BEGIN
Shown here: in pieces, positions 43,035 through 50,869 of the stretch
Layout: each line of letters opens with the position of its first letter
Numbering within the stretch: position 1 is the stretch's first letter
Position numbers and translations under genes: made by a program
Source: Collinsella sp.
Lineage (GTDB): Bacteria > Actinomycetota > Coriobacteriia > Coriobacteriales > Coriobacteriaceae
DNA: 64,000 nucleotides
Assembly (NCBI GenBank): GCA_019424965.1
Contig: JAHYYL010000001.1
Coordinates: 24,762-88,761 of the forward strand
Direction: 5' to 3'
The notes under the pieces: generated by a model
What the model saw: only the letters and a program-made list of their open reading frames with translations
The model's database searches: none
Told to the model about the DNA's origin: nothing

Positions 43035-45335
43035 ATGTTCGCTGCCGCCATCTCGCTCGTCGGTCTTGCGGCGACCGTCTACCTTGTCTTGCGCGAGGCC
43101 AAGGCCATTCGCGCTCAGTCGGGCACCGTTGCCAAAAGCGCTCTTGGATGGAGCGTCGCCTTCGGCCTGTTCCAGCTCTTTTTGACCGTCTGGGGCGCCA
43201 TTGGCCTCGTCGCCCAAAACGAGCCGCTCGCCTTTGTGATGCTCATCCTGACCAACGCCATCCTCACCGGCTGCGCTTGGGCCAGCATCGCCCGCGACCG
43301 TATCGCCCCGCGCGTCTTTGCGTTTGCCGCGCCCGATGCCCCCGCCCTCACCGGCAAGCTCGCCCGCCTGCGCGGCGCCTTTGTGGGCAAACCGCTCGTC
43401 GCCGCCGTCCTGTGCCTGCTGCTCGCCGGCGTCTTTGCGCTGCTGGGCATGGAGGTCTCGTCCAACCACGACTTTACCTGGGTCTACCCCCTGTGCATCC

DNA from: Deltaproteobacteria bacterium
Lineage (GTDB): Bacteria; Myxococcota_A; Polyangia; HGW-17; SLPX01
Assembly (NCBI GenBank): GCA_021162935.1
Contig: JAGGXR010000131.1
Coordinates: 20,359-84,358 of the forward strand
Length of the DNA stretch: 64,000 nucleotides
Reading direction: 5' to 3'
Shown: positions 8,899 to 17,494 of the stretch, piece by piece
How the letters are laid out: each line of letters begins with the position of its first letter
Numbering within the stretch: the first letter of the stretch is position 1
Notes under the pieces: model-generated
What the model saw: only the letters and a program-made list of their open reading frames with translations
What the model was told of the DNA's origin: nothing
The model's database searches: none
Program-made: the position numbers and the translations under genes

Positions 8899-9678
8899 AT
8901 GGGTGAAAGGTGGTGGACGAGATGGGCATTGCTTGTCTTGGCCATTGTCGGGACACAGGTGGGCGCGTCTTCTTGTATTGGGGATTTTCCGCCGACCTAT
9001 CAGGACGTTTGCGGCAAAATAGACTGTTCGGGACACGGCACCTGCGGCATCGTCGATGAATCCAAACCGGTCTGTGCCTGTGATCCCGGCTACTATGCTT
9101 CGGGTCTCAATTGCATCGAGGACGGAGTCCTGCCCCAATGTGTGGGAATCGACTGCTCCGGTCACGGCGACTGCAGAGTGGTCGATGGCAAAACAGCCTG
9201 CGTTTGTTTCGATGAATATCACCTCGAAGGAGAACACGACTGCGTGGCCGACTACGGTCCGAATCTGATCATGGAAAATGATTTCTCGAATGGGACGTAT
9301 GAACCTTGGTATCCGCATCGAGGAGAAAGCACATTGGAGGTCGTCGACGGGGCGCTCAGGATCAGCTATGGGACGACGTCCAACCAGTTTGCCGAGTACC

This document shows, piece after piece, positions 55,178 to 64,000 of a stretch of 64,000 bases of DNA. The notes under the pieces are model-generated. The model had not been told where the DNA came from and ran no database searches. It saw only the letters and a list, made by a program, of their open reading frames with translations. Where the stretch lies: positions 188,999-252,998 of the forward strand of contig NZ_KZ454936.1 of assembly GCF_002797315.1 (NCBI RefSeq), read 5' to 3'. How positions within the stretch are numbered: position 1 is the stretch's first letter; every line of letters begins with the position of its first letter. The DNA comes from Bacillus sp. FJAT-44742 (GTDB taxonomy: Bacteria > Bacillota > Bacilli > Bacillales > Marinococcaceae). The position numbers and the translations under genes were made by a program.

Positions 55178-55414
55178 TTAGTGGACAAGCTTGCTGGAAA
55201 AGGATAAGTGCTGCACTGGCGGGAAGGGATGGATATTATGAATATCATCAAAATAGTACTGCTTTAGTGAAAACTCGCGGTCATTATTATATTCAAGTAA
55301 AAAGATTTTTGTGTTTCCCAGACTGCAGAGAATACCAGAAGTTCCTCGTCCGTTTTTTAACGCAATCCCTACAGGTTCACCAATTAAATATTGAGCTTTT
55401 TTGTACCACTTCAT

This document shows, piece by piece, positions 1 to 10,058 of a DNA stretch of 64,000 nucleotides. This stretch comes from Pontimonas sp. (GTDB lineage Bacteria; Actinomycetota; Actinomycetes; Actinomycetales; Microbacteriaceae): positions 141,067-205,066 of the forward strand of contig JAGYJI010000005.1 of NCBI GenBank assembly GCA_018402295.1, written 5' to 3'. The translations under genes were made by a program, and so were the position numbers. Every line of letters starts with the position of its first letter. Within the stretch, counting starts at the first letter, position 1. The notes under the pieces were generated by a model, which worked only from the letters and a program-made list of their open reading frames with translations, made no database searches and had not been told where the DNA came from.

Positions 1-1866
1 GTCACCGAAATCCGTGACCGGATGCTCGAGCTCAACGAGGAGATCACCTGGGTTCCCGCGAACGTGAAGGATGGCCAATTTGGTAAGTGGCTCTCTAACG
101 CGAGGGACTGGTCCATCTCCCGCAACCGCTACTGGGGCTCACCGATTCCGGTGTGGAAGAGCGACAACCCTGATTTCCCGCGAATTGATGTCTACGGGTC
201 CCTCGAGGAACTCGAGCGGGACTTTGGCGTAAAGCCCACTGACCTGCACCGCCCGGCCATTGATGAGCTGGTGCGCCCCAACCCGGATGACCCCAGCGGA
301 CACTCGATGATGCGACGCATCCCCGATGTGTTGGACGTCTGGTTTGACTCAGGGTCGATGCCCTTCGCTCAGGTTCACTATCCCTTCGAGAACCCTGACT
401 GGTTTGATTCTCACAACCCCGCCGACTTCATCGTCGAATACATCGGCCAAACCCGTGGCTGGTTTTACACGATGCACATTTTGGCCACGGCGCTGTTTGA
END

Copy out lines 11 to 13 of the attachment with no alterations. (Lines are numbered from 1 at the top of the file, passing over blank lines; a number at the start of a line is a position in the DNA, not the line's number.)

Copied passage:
Direction: 5' to 3'
The notes under the pieces: generated by a model
What the model saw: only the letters and a program-made list of their open reading frames with translations